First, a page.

Not only did Russell’s shot give the attack a boost, but it seemed to energize the defense as well. Once the game was in hand, Edwards sank his teeth into the Raptors. He guarded Pascal Siakam and brought his score to 2 points on 1-for-4 shooting with two turnovers in the fourth quarter. At one point in the fourth with Edwards looking tired, Anderson said, he volunteered to take Siakam, who is spending an all-star season with the Raptors. Edwards shook him, wanting to end the fight.

“He needs to do that because he can be a defensive weapon for us,” said coach Chris Finch.

McDaniels indeed. With Edwards handling more duties on the ball against Toronto, he was free to roam. It catches blocks, gobbles up rebounds and uses its long arms to deter smaller birds of prey at the edge. He’s also hit 4 of 7 3s and shoots 40.4 percent from depth this season on 3.1 attempts per game but said he takes more pride in what he does on defense.

“I’d probably lock someone up,” McDaniels said. “I know I’m going to be taking shots all game, but to stop someone else from scoring when that’s what they like to do, I love messing around people’s night.”

As Russell had a great fourth quarter on Thursday, the Wolves also saw him when he wasn’t doing it. In the first three quarters, he was 1-for-6 in 3 with two turnovers and four tackles in 22 minutes. The night before in Denver, Russell was abysmal and hit a layup 3 from the side of the backboard in the final minutes as the Wolves let a five-point lead slip away. He was benched at the end of Game 6 of the playoff series against Memphis because he was ineffective, and Finch has closed games without him this season as well, mainly due to his lack of defensive effort.

Russell also struggled to build chemistry with Rudy Gobert on the pick-and-roll, leading fans to wonder if a more traditional base would better fit the Timberwolves going forward.

Russell is in the final season of his contract, one way or another putting Wolves in a financial bin. He is earning $31 million this season. If he leaves free agency this summer, the Wolves can’t spend the same amount of money to replace him because they’ll still be over the salary cap. They would really have a mid-level exception of about $10 million a season to use in free agency.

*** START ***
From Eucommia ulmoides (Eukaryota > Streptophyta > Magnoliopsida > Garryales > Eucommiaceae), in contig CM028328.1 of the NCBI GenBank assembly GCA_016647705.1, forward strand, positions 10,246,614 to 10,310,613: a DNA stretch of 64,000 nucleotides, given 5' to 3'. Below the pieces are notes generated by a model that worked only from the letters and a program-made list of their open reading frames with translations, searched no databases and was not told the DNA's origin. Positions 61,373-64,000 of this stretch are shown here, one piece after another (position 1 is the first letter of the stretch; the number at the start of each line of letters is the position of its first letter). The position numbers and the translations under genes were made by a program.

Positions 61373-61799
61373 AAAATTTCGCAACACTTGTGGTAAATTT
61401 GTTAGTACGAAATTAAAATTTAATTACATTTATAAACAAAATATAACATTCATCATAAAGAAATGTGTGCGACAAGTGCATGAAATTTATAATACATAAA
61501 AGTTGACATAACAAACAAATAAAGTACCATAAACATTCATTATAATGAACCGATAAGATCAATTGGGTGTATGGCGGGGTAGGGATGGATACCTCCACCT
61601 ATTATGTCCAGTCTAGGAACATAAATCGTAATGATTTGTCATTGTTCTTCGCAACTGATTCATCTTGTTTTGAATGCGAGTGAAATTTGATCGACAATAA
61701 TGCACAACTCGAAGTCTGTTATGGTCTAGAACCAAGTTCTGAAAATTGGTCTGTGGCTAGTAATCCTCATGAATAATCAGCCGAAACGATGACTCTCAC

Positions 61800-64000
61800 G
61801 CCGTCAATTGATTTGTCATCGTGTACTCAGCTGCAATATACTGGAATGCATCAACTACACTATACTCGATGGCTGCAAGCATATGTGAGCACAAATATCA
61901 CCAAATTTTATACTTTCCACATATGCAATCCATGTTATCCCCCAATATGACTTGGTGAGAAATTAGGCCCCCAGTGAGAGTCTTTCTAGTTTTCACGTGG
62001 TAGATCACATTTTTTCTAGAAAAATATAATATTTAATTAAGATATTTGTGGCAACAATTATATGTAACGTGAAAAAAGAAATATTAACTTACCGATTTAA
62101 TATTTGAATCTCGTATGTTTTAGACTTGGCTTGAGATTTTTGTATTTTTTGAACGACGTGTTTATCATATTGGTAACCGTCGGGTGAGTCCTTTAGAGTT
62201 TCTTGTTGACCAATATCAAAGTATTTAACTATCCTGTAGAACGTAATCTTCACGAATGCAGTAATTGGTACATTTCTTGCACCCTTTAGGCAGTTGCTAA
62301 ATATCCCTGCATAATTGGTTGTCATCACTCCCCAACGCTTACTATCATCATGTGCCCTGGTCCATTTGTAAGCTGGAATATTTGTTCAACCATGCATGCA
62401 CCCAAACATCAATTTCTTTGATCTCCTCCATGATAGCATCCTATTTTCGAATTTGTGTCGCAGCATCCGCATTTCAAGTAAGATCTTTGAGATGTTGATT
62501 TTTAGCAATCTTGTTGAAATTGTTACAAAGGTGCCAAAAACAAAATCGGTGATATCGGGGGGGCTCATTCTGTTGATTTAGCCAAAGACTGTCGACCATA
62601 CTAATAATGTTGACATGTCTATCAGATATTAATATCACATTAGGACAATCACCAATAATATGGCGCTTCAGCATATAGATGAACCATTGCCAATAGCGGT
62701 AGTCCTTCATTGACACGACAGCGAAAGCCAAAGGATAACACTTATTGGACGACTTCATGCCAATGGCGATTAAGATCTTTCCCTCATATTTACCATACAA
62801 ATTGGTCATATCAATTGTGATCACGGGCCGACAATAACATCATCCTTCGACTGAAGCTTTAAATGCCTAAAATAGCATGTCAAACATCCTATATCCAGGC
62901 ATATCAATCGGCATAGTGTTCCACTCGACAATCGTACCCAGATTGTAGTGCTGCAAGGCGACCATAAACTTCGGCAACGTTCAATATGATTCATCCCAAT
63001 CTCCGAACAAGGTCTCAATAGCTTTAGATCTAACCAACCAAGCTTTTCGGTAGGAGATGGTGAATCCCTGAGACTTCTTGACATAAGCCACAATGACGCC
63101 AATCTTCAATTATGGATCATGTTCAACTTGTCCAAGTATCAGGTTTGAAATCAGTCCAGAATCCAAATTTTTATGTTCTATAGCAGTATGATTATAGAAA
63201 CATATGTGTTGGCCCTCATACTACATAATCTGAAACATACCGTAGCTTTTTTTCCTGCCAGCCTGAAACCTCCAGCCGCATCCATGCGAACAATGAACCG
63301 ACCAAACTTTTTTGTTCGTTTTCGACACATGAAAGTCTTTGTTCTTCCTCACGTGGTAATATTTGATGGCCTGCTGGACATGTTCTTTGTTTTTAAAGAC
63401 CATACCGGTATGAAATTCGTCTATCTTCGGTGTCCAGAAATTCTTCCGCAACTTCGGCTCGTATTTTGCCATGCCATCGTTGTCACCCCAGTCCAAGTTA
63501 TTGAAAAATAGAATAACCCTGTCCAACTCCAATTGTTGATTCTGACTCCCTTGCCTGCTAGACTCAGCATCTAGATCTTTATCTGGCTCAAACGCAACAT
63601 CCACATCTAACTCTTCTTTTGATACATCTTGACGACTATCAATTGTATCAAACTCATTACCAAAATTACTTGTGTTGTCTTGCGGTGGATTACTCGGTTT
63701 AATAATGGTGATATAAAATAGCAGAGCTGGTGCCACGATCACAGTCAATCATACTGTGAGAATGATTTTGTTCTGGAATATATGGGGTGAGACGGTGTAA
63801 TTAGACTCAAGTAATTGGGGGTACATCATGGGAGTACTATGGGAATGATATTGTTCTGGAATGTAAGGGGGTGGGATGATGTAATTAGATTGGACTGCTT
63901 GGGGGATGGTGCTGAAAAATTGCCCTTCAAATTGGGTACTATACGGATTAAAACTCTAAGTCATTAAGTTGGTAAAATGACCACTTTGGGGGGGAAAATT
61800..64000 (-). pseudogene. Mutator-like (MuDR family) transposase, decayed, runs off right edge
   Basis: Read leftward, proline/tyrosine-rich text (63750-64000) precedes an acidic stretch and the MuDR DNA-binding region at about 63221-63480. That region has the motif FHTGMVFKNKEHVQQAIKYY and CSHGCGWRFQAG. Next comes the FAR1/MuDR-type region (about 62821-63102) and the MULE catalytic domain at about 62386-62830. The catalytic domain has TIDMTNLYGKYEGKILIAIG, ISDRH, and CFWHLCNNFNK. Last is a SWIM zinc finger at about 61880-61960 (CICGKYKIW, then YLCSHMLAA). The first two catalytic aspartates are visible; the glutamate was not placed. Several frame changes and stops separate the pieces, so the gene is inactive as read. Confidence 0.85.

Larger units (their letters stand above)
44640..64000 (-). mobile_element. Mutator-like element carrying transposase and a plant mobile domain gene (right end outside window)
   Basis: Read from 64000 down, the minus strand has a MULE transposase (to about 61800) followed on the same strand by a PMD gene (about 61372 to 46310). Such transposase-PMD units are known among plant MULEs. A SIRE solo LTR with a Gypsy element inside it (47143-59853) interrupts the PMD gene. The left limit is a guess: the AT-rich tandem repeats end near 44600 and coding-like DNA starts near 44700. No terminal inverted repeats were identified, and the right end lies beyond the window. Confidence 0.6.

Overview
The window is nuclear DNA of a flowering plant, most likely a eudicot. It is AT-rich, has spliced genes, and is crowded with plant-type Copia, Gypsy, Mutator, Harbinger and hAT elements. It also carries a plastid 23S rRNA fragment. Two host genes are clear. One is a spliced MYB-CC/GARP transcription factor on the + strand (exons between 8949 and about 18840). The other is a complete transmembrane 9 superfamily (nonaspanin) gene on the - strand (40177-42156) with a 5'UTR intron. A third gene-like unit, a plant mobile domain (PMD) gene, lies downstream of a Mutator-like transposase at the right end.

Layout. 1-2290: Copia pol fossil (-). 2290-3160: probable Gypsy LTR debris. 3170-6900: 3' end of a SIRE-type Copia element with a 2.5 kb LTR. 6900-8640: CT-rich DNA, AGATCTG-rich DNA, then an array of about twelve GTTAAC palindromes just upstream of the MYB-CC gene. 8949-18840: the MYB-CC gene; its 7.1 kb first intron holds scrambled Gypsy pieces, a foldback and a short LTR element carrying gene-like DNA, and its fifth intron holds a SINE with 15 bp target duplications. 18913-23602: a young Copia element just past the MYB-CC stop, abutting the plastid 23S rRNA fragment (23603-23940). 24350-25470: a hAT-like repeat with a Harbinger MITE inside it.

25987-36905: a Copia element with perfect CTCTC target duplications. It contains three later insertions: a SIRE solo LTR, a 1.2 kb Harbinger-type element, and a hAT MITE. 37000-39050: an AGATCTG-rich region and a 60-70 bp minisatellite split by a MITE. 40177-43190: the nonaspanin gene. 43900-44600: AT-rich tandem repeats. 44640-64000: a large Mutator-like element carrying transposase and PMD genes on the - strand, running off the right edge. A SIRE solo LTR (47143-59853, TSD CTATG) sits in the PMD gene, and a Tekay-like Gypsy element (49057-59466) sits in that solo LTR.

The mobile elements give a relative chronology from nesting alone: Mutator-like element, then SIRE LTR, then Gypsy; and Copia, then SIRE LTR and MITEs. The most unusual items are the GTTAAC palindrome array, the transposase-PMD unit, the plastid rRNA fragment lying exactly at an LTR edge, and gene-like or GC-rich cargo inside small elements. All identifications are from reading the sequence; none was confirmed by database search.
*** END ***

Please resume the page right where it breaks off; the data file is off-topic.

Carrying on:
Russell may not be a $30 million player right now, but the talent at his fingertips is still undeniable. The Wolves could still try to reach some sort of contract extension with him, just as they did in signing Patrick Beverley to a one-year extra contract last February. But there are few indications of a realistic possibility at this point.

“You either take advantage of me and my abilities, or you take advantage of me,” Russell told Yahoo Sports in December. “It’s that easy.”

So the Wolves could consider his initiative to keep his salary and perhaps find a more consistent player, if not one capable of taking over the game the way Russell did against the Raptors. Miami’s Kyle Lowery and Utah’s Mike Connelly are among the names mentioned in the ever-thirsty NBA rumor mill, but neither deal seems anywhere near complete.

Although the market doesn’t look particularly hot for Russell, a night like Thursday could tempt a playoff team to take a chance on a player with legitimate credentials in times of crisis. Other teams could look to transfer players who are several years out of their deals and take on an expiring contract as a way to create a lot of space this summer.

Whatever the Timberwolves do, they’re looking to be competitive this season. Utah has a first-round pick, and three more after that through 2029 from the Gobert trade, so there’s no incentive to tank. They range in age from 23 to 24, and are seventh in the confused Western Conference. Despite all the struggles and frustration in the first half of the season, they are 1 1/2 games away from the fifth seed, all while losing their franchise player due to a two-month hiatus.

“The spirit in the locker room is great,” said Finch. “It doesn’t matter who’s in and out of the lineup at the moment, the guys play hard and give ourselves a chance to win, that’s all we could ask for. We had a few fouls in there, but that’s normal. And nights like this make up for those, for sure.”

Maybe they think they are a general a floor away from running up and down the conference stairs. Perhaps they think that the downturns in Russell’s game — turnovers, defense and shot touchdowns — make it impossible to count on him going forward, prompting them to make a move.

Or maybe they look at what he did on Thursday night, look at the mall scene and decide there isn’t a player available out there capable of the high notes Russell can tap into when he’s locked up. The talent is bewildering. The errors are insane.

The trading deadline of February 9th is just around the corner.


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(Photo by D’Angelo Russell: Matt Crone/USA Today)